PRESUMED INNOCENT is based on a novel by Scott Turow, which should be the viewer’s first clue the film differs from THE FUGITIVE. Brian Dennehy plays a state attorney that assigns Harrison Ford’s character, an assistant state attorney, to a case about a murder involving a young woman lawyer (played by Greta Scacchi).

The rest of the film, much like THE FUGITIVE, is all investigative stuff – which could be interesting – though, what makes it tricky is when Dennehy’s character faces an election.

In a nutshell, the film does have its moments.

So in conclusion, both of these films are great. Probably equally as great as THE FUGITIVE and well-worth comparing. So, Rob and the PGS … what is your favorite Harrison Ford movie?

Thanks for Listening,

– Aaron J.

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Will King Kong and Godzilla save DUNE?

Dear Rob,

I hope you’re well! The terminator is back!

I am currently listening to the recorded podcast regarding Godzilla and King Kong appearing Day and Date with HBO Max. I am glad that the bond between Warner Bros and Legendary is being mended. I just hope this progress means that Dune will also appear on HBO Max at the same time.

Speaking of which: I did post a letter around Christmas time, but I think it got backlogged with all of the other letters and so it was never read, but it doesn’t matter! It was in regards to an article I published.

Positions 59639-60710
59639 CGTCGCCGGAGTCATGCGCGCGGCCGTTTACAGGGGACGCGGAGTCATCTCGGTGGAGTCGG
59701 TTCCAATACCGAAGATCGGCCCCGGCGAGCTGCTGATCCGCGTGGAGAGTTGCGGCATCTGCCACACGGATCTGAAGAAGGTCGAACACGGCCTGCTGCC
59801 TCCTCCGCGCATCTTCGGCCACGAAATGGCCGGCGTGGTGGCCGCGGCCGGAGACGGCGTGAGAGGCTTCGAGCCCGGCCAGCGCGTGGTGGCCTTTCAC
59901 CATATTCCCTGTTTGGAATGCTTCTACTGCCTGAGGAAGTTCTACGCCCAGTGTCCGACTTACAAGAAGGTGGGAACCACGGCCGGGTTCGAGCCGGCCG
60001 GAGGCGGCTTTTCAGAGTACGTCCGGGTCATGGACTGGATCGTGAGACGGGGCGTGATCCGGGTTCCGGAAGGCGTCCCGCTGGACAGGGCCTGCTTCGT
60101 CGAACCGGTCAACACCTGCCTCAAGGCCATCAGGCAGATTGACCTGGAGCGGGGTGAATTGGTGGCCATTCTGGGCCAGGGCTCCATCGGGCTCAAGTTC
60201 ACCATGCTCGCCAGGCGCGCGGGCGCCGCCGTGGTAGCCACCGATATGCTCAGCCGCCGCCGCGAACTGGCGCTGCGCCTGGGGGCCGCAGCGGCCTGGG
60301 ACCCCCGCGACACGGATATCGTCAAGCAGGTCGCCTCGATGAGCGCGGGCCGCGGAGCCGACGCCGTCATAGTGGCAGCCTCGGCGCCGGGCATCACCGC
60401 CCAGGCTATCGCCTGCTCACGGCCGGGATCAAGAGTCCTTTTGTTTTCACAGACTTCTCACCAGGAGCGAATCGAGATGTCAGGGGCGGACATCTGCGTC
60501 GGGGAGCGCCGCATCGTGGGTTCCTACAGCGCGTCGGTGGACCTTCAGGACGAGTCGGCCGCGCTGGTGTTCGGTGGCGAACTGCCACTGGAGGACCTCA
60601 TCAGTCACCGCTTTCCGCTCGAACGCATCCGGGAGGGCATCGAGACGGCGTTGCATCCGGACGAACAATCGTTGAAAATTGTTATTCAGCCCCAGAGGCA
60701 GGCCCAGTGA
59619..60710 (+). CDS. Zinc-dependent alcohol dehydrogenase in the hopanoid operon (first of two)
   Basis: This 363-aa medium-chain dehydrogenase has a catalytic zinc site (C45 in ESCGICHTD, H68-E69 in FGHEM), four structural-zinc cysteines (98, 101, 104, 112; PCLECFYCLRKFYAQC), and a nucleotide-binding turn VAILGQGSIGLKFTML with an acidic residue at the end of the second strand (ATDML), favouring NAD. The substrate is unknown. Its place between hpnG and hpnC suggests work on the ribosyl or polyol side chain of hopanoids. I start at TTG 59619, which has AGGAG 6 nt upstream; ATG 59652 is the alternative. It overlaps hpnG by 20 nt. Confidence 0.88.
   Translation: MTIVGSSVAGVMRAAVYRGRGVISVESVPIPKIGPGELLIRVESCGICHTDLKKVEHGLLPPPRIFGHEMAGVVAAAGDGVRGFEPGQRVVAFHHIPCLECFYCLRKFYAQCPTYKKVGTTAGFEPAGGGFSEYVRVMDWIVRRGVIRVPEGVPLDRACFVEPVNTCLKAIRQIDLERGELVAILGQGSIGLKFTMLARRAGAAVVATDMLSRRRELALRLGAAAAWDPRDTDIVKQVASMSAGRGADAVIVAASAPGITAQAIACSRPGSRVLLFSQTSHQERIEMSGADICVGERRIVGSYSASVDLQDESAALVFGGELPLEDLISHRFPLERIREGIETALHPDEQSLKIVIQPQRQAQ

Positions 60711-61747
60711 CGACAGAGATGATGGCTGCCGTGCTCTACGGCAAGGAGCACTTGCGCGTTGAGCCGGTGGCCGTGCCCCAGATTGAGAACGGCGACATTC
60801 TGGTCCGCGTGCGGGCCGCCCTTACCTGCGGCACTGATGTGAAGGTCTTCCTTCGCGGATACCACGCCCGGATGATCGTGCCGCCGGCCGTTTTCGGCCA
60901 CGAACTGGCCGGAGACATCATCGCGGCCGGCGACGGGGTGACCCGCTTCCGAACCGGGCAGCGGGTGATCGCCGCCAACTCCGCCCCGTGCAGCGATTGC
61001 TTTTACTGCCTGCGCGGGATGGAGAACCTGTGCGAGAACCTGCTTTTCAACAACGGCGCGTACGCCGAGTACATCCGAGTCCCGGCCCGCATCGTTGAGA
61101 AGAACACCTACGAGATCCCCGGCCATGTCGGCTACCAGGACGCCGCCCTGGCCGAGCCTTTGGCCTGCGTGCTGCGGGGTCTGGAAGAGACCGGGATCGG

What will be the impact of revised release schedules (to coincide with streaming availability) on blockbuster releases like KING KONG vs GODZILLA?

This article talks about all of the reasons why I believe that a theatrical-only release will be detrimental to Dune, whereas HBO Max can offer various advantages and actually improves chances of receiving a Dune sequel, though I still wished they filmed the sequel back to back with the first film. Most aspects of the article is something which we have already discussed, such as the nature of the source material not being something which attracts the mass audience to the cinemas whereas HBO Max will encourage more people to actually watch it, one way or the other.